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I have to parse this string in C:

XFR 3 NS 207.46.106.118:1863 0 207.46.104.20:1863\r\n

And be able to get the 207.46.106.118 part and 1863 part (the first ip address).

I know I could go char by char and eventually find my way through it, but what's the easiest way to get this information, given that the IP address in the string could change to a different format (with less digits)?

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Is it possible to use regex in C? –  Oskar Kjellin May 13 '10 at 14:48
    
I don't want to be using a regex library just for this task. –  Luca Matteis May 13 '10 at 14:49
2  
easiest and most accurate might not be the same thing... –  Mitch Wheat May 13 '10 at 14:51
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7 Answers

up vote 10 down vote accepted

You can use sscanf() from the C standard lib. Here's an example of how to get the ip and port as strings, assuming the part in front of the address is constant:

#include <stdio.h>

int main(void)
{
    const char *input = "XFR 3 NS 207.46.106.118:1863 0 207.46.104.20:1863\r\n";

    const char *format = "XFR 3 NS %15[0-9.]:%5[0-9]";
    char ip[16] = { 0 };  // ip4 addresses have max len 15
    char port[6] = { 0 }; // port numbers are 16bit, ie 5 digits max

    if(sscanf(input, format, ip, port) != 2)
        puts("parsing failed");
    else printf("ip = %s\nport = %s\n", ip, port);

    return 0;
}

The important parts of the format strings are the scanset patterns %15[0-9.] and %5[0-9], which will match a string of at most 15 characters composed of digits or dots (ie ip addresses won't be checked for well-formedness) and a string of at most 5 digits respectively (which means invalid port numbers above 2^16 - 1 will slip through).

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everything except the IP addresses and Port numbers. The ip address might change (more/less digits)... same as with port. –  Luca Matteis May 13 '10 at 15:09
    
@Luca: do you want to get the ip address/port as strings or integers? do you care if the rest of the string is well-formed or are you only interested in the first ip address? –  Christoph May 13 '10 at 15:12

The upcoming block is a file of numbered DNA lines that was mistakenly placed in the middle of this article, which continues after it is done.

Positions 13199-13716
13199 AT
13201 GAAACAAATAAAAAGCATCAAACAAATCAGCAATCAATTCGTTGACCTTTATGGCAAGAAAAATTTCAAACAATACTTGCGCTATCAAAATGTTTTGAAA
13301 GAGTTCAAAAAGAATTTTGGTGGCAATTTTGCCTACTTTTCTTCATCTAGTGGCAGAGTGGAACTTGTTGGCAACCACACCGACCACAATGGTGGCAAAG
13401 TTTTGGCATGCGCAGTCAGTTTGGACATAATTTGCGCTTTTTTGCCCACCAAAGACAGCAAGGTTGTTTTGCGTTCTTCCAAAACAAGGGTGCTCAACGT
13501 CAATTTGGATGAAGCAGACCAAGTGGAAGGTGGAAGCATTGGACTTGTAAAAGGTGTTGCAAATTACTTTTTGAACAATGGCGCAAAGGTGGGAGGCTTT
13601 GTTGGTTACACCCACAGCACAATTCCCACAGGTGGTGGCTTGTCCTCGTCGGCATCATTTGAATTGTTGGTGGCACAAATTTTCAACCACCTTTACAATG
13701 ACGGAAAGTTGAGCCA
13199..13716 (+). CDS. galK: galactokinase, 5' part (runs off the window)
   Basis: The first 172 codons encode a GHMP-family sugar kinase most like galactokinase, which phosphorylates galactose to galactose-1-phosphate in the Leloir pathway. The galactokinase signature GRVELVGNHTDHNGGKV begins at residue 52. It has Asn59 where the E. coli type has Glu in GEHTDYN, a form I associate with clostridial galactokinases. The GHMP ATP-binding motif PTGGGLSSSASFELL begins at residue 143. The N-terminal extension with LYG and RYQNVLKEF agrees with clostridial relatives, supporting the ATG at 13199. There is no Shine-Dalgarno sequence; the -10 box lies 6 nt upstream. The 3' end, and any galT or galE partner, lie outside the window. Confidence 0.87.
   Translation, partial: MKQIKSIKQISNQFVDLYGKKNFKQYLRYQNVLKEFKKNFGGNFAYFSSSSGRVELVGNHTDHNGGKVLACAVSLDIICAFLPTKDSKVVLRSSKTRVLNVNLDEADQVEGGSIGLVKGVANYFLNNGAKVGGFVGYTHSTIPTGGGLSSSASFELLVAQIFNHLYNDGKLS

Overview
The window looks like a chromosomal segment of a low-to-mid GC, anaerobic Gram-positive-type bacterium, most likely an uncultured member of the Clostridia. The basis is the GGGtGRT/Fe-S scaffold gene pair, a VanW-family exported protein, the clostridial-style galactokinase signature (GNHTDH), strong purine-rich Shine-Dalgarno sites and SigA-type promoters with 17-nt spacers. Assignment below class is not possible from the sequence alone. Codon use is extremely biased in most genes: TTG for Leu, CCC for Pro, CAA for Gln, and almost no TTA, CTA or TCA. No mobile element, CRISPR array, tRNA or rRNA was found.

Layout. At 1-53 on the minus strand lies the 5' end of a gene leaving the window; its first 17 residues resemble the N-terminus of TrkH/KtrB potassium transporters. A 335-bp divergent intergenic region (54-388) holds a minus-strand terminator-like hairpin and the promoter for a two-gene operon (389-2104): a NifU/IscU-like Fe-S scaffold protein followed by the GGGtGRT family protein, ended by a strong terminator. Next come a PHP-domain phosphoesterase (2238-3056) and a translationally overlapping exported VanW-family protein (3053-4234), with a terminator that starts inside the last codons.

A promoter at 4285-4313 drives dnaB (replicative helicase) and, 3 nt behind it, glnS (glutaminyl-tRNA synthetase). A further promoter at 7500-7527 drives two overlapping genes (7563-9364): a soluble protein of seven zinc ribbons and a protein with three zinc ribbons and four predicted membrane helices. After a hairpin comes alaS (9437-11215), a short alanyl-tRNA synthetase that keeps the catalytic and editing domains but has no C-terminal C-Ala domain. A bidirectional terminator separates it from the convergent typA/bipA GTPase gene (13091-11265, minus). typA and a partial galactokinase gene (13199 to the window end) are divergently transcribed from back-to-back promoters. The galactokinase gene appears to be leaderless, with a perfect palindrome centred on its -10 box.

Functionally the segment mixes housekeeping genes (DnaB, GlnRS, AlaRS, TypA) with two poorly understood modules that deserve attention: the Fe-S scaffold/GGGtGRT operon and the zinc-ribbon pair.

yes, i need both address/port as strings. don't care about the rest. –  Luca Matteis May 13 '10 at 15:16
    
@Luca: added example code –  Christoph May 13 '10 at 15:27
1  
@kolistivra: done –  Christoph May 13 '10 at 17:32
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Depends on what defines the format of the document. In this case, it may be as simple as tokenizing the string and looking through the tokens for what you want. Simply use strtok and split on spaces to grab the 207.46.106.118:1863 and then you can tokenize that again (or simply scan for the : manually) to get the proper components.

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You could use strtok to tokenize breaking on space, or you could use one of the scanf family to pull out data as well.

There is a big caveat in all of this though, these are functions that are notorious for security and mishandling bad input. YMMV.

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Loop through until you get the first '.', and loop back until you find ' '. The loop forward until you find ':', building sub-strings every time you meet '.' or ':'. You can check the number of substrings and their lengths as simple error checking. Then loop until you find a ' ' and you have the 1863 part.

This would be robust if the beginning of the string doesn't vary much. And also very easy. You could make it even simpler if the string always begins with "XFR 3 NS ".

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In this case, strok() is of trivial use and would be my choice. For safety, you might count the ':' in your string and proceed if there is exactly one ':'.

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If the strings to be parsed are well-formatted then I'd go with Daniel and Ukko's suggestion to use strtok().

A word of warning though: strtok() modifies the string that it parses. Not always what you want.

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This may be overkill, since you said you didn't want to use a regex library, but the re2c program will give you regex parsing without the library: it generates the DFSM for a regular expression as C code. The regexps are specified in comments embedded in C code.

And what seems like overkill now may become a comfort to you later should you have to parse the rest of the string; it is a lot easier to modify a few regexps to adjust or add new syntax than to modify a bunch of ad hoc tokenizing code. And it makes the structure of what you are parsing a lot clearer in your code.

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